CEO Message – Laying the foundations for WA fisheries of the future

During this week we’ve seen the breadth of issues facing WAFIC over the coming year starting to unfold.  Firstly, we are finalising the legal wording to deliver the Constitutional reforms which were agreed in-principle at the recent AGM, so a Special General Meeting is likely to be called in late March for member approval.  In the meantime, we are continuing to build our “Commercial Fishing Matters” advocacy campaign beyond newspaper, radio and social media advertising to include t-shirts, caps and bumper stickers as well. We trust you can share our e-materials virally through your social media networks. We’ll also have some posters and other materials available shortly that can be downloaded and printed for your shop windows.

Importantly, we will continue to be centrally involved in protecting the interests of commercial fishers in the South Coast, Marmion and Exmouth Gulf Marine Parks, while still trying to mop up messy issues from Ngari Capes and the Buccaneer.  In fact, it’s likely that a comprehensive Structural Adjustment program will be needed for the Kimberley Marine Parks, as well as a whole new compensation regime needing to be jointly negotiated with government for the future.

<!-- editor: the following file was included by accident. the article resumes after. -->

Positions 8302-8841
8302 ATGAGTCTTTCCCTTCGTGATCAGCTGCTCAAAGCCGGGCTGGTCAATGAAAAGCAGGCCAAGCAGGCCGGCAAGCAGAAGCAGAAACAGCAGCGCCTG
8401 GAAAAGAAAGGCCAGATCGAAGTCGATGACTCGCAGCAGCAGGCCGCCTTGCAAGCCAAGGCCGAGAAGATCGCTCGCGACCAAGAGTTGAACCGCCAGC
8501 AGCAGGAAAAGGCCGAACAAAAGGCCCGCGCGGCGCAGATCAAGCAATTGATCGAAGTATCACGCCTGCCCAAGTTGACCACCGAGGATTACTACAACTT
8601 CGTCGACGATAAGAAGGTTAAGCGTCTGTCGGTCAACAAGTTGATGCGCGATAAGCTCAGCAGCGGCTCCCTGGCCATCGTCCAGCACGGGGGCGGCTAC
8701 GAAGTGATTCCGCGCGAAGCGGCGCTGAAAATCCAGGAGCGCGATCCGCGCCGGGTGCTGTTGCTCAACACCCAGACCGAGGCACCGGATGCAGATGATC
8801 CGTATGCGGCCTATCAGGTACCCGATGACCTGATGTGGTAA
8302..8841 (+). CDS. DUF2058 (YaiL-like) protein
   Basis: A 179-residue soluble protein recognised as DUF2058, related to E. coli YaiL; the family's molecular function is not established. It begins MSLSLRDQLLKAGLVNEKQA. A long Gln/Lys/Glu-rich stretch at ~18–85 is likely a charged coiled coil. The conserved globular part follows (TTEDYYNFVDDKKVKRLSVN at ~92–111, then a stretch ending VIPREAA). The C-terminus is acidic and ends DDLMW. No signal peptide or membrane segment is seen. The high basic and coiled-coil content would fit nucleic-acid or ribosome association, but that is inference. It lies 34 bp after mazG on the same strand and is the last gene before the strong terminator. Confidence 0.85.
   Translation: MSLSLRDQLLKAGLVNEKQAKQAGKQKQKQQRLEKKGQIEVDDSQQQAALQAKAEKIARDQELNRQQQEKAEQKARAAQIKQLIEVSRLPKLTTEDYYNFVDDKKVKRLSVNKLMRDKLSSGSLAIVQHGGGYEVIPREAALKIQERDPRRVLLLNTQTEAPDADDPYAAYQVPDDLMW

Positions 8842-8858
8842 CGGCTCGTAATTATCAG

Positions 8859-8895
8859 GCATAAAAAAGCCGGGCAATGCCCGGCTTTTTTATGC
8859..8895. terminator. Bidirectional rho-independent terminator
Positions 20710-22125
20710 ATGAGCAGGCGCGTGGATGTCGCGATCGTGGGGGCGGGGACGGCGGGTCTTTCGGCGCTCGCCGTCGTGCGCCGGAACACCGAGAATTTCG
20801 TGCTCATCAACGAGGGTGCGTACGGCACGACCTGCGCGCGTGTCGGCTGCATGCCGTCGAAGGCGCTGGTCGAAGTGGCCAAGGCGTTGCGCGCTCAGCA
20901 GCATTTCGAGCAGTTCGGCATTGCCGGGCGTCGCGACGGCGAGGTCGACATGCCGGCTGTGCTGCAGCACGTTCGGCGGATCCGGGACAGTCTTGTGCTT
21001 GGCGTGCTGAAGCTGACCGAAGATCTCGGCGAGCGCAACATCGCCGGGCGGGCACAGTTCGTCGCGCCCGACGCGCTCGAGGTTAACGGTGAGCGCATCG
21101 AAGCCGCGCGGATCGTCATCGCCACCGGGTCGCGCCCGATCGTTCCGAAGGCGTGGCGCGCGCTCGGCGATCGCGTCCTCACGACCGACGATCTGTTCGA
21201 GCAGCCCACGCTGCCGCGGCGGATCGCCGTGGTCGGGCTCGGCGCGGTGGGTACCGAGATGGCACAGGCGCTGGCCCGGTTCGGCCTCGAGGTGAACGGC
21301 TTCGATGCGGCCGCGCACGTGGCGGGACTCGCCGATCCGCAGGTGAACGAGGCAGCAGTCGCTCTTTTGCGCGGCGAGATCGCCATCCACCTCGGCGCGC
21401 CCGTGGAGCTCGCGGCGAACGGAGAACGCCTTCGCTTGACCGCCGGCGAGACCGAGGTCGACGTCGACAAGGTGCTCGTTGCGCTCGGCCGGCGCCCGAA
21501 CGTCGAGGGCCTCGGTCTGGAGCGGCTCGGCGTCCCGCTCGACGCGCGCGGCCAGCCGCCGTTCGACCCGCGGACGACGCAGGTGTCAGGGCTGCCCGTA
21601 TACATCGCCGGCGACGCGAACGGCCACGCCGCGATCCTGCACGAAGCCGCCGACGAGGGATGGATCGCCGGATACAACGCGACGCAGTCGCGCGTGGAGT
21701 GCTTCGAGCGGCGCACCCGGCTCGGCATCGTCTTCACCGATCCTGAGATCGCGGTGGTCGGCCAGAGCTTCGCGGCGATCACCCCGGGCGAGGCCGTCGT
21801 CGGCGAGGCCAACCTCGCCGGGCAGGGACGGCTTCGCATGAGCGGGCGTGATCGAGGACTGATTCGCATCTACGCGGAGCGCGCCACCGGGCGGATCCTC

The outer boundaries for the South Coast Marine Park will be set within the next few weeks and we will be making a detailed submission and presentation in this regard at the Esperance meetings.  The introduction of the ARMA legislation has also presented a swathe of emerging challenges for WAFIC to support the transition of managed fisheries to the new regime, at the same time we have to be vigilant to ensure any existing allocations or arrangements are beneficially preserved.

We soon expect to receive the Federal Government’s response to the appeal we lodged to the Administrative Appeals Tribunal, seeking to reverse the unreasonable decision made late last year to require shark fishers to adopt a ‘Fins Naturally Attached’ regime.  Meanwhile the WA government is marching ahead with the new management arrangements for the Abrolhos Islands. This will have critical implications for those with body corporate shacks or fishing interests, so WAFIC is taking a very close interest on behalf of constituents.

Likewise, the new power-generating windfarm being proposed for an oceanic site between Mandurah and Bunbury, brings with it a range of implications for our sector.  We are also soon expecting a swathe of EPA applications for various salt-farming and port projects on the north-western coast, which potentially pose risks to important nursery areas.   Back in Cockburn Sound there’s a lot of work going into trying to best position and protect our industry as the Westport juggernaut slowly starts to unfold.

On top of everything, there’s the West Coast Demersal issue creating a strong focus for our team as we work hand-in-hand with our fishers to ensure the resource soon moves to a sustainable footing.  We are intensely engaged with both the government and the recreational sector in this process, one which will deliver unprecedented reforms to the joint management of this prized fishery.

It’s clear that the volume of work facing WAFIC over the coming months is at unprecedented levels, but the good news is that our team is energetic and focused and committed to delivering the best possible outcomes for industry.